Declared as the “next chapter of music” and promising that it will change “the way you experience music”, Apple has unveiled its new music subscription service called Apple Music at its WWDC keynote this morning.
“We’ve had a long relationship with music, and music has had a rich history of change, some of which we’ve played a part in,” CEO Tim Cook said, hinting at Apple’s history in shaking up the music industry with the iPod and iTunes.
Apple Music features three components – live streaming, a global radio station, and a way to connect with artists. Users will be able to stream (with no ads) and save for offline the millions of tracks and music videos that are available on iTunes store. And obviously, you will have access to your existing iTunes library.
Like its rivals, you will also get additional song recommendations. Apple says that they have “hired the most talented music experts from around the world” to create a perfect playlist based on your musical tastes. They’ve also integrated Siri, allowing you to ask questions like “What was the number one song in February 2011?” and it will play that song.
The radio station is called Beats One, and promises to include the “world’s best voices” programming its schedules – like Zane Lowe, who was poached from BBC’s Radio One. Beats One will be broadcasting in over 100 countries online from Los Angeles, New York and London. You will still be able to listen to the radio station even if you are not an Apple Music subscriber.
And a blast from the past, Apple is attempting again to let users connect with artists, bringing Drake to talk about the service to audience. Artists can post images, video messages, status updates, or their latest tracks onto the service – with fans being able to like or comment on them. This feature will also be available to non-subscribers.
Apple is pitching the new connect feature to all artists, including unsigned artists. This seems like a way to get them to use Apple Music instead of Soundcloud or Bandcamp, which has been typically the home where unsigned artists have put their songs on.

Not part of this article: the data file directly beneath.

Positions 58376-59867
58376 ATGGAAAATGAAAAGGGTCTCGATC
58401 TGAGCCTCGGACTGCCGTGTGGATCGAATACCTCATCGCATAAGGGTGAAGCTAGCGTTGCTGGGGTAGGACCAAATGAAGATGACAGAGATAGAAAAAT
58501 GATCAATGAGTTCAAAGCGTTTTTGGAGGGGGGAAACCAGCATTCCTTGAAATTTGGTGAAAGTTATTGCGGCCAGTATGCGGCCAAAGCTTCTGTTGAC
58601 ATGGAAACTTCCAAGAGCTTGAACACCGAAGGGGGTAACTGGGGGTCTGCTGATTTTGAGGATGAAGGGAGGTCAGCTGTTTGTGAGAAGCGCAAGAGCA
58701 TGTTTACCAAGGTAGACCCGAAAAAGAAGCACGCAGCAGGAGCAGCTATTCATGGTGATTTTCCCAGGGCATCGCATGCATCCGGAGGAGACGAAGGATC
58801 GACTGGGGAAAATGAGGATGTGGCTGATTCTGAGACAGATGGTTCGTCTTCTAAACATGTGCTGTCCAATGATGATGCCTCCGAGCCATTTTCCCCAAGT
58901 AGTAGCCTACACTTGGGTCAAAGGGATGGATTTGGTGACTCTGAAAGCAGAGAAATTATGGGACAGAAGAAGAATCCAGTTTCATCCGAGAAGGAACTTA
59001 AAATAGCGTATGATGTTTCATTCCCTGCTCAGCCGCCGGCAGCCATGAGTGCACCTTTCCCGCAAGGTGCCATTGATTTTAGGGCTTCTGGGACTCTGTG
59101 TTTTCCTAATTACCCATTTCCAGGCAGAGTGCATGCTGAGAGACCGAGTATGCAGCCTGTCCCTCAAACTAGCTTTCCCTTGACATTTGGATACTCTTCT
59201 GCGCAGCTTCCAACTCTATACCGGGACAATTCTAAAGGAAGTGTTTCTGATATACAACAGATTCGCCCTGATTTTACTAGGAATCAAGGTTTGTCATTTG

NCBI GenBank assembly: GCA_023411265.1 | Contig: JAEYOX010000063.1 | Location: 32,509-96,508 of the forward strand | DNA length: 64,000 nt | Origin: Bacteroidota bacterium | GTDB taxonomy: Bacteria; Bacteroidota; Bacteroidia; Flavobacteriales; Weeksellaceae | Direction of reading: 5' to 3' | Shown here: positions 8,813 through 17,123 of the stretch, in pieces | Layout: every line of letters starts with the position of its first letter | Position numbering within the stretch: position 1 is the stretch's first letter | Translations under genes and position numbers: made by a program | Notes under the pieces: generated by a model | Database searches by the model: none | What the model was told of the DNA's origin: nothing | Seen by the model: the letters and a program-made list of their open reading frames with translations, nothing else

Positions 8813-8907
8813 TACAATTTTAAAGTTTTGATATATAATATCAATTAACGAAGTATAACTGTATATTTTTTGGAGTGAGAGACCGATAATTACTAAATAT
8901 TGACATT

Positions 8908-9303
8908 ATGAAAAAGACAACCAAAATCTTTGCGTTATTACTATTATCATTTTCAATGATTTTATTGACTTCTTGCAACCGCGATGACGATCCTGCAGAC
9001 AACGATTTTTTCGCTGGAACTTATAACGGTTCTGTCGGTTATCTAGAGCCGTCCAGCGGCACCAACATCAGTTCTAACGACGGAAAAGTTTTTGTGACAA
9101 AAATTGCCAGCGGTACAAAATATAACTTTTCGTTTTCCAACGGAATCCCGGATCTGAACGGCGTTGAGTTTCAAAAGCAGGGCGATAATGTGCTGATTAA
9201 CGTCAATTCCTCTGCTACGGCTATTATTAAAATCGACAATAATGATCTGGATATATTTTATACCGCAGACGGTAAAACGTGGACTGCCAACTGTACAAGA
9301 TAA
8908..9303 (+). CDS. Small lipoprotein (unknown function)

Jimmy Iovine from Beats Electronics (acquired by Apple last year) noted that Apple Music was designed to solve fragmentation in the music experience, pointing out the many different services that exist that help users listen, watch music videos, and connect with artists.
“In 2015, the music industry is a fragmented mess. If you want to stream music, you can go over here! If you want to stream video, you can check this out!” Iovine told the audience. “So I reached out to Tim Cook and Eddy Cue, and said can we build a complete ecosystem to do everything you want to do?”
However, there is no doubt that this service is to take on Spotify – and by the looks of it, Apple Music could pose a huge challenge to the Swedish-based service.
For one, Apple Music appears to have not suffered the same problems as Spotify when it comes to artists putting their songs on the service. For example, songs by Taylor Swift – who pulled her songs from Spotify because of low royalty rates – made a subtle appearance in the Apple Music screenshots displayed behind the presenters.
Apple Music will cost US$9.99 per month (“the cost of an album”), with the first three months free so they can get everyone on board. There will also be a Family Plan that will cost US$14.99 per month, and you can connect up to six people with one account. However, the Family Plan requires you to have iCloud Family Sharing turned on as well.
It will launch in over 100 countries – including Australia – on June 30 through iOS and iTunes on the Mac via an update. It will launch later in the Spring on iTunes for Windows and on Android devices.